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US judge orders release of West Memphis 3 after 18 years in prison

Three men convicted of the killing of three 8-year-old boys in 1993 say they will continue to work to clear their names.

The three men, seated, preparing to be released after serving 18 years for the children's deaths.
The three men, seated, preparing to be released after serving 18 years for the children's deaths.

THREE MEN sentenced to death and life sentences for the killing of three young boys 18 years ago are set to be released after agreeing a plea bargain with US authorities.

Damien Echols, Jason Baldwin and Jessie Misskelley Junior were all convicted of killing three 8-year-old boys in West Memphis in 1993. Echols was sentenced to death, while the other two were serving life sentences.

The men still maintain they are innocent, but say they pleaded guilty to first degree murder because it was the best thing for them.

Speaking at a press conference today, Echols said he was a little overwhelmed at being among so many people again having spent so long in ‘virtually’ solitary confinement. He said the group would “still try to clear our names. The only difference is now we can do it from the outside instead of having to sit in prison and do it.”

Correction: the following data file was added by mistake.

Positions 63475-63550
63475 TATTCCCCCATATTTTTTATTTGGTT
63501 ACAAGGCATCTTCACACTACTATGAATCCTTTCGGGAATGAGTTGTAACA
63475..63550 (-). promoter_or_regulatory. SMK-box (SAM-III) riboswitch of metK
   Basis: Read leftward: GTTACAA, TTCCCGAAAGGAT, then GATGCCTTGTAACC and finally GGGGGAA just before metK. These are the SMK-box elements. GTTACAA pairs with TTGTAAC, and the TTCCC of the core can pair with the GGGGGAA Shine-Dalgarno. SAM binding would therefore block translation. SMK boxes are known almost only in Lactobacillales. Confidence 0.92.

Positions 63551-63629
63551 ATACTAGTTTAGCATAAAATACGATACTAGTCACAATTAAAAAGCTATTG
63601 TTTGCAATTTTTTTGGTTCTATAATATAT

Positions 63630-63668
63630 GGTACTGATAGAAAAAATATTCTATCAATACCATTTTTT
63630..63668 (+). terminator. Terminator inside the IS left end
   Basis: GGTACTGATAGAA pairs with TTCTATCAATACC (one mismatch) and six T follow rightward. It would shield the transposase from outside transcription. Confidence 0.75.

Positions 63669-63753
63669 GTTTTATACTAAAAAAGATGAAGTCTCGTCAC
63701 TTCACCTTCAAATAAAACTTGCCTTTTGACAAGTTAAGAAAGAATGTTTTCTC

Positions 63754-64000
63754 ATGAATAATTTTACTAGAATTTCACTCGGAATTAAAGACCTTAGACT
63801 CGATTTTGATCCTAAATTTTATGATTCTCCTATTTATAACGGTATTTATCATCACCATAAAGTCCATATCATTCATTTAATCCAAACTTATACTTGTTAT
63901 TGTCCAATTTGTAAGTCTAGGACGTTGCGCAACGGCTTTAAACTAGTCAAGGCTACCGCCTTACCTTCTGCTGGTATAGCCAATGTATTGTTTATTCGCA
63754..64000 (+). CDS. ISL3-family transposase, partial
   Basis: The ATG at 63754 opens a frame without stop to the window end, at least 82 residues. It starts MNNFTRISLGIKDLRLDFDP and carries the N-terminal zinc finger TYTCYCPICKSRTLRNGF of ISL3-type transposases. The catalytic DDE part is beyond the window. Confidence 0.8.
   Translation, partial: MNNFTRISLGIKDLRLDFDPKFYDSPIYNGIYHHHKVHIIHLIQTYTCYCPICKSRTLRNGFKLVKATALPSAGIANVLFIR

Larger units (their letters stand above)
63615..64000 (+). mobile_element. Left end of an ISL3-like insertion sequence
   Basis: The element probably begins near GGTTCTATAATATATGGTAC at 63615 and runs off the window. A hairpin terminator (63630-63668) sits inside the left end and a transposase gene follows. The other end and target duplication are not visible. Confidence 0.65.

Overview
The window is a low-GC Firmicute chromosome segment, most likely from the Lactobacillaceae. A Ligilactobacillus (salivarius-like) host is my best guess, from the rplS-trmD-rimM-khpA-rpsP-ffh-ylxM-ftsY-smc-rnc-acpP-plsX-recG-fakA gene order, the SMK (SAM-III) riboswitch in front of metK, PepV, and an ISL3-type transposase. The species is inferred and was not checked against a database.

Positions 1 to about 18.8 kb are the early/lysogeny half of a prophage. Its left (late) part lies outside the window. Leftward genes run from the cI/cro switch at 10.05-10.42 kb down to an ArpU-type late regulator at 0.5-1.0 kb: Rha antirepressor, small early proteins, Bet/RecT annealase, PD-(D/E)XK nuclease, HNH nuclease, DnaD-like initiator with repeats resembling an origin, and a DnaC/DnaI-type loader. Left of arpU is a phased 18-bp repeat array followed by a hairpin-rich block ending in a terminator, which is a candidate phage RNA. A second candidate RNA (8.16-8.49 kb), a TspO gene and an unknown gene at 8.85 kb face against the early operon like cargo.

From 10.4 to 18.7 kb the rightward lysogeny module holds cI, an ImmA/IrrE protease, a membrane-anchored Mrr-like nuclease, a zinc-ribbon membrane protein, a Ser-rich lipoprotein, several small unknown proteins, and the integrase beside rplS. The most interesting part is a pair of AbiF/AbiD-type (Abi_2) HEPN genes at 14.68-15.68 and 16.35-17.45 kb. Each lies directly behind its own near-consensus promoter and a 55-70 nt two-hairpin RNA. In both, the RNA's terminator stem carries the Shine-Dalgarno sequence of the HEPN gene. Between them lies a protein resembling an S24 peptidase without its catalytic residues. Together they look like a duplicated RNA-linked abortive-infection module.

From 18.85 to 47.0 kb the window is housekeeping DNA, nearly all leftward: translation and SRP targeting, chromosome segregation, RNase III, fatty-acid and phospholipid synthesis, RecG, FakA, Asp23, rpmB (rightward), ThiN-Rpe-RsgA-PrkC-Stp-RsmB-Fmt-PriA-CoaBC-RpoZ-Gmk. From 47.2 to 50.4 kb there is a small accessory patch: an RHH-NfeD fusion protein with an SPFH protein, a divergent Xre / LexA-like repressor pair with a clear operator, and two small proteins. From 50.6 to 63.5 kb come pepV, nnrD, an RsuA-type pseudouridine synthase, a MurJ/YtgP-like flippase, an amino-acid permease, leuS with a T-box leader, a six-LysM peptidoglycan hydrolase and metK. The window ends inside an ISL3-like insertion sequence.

Jesse Miskelley Senior said he wasn’t sure what his son has planned for after his release, but that they would be having a party that night. He said he wants ten buckets of chicken when he gets out, he told WREG.com.

Misskelley said he was worried about his safety in prison every single day. Baldwin said justice had not been done and said the authorities are still not trying to find who really murdered those boys.

Baldwin’s lawyer said his client had resisted going through with the agreement “as a matter of principal”, but that he had done an honourable thing by helping to take another person off death row (meaning Echols).

A lawyer for Echols said that today’s decision indicates the state’s acceptance that the men were innocent. He said that no reasonable jury would convict these defendants at a new trial, given the new evidence that had turned up since the original case.

The three men are being released on ten years’ probation. The AP reports that a legal move known as the Alford Plea means that despite changing their plea, the three men can maintain their claims of innocence.

The trio were the subject of a 1996 HBO documentary, Paradise Lost, which generated support for a campaign calling for their release.

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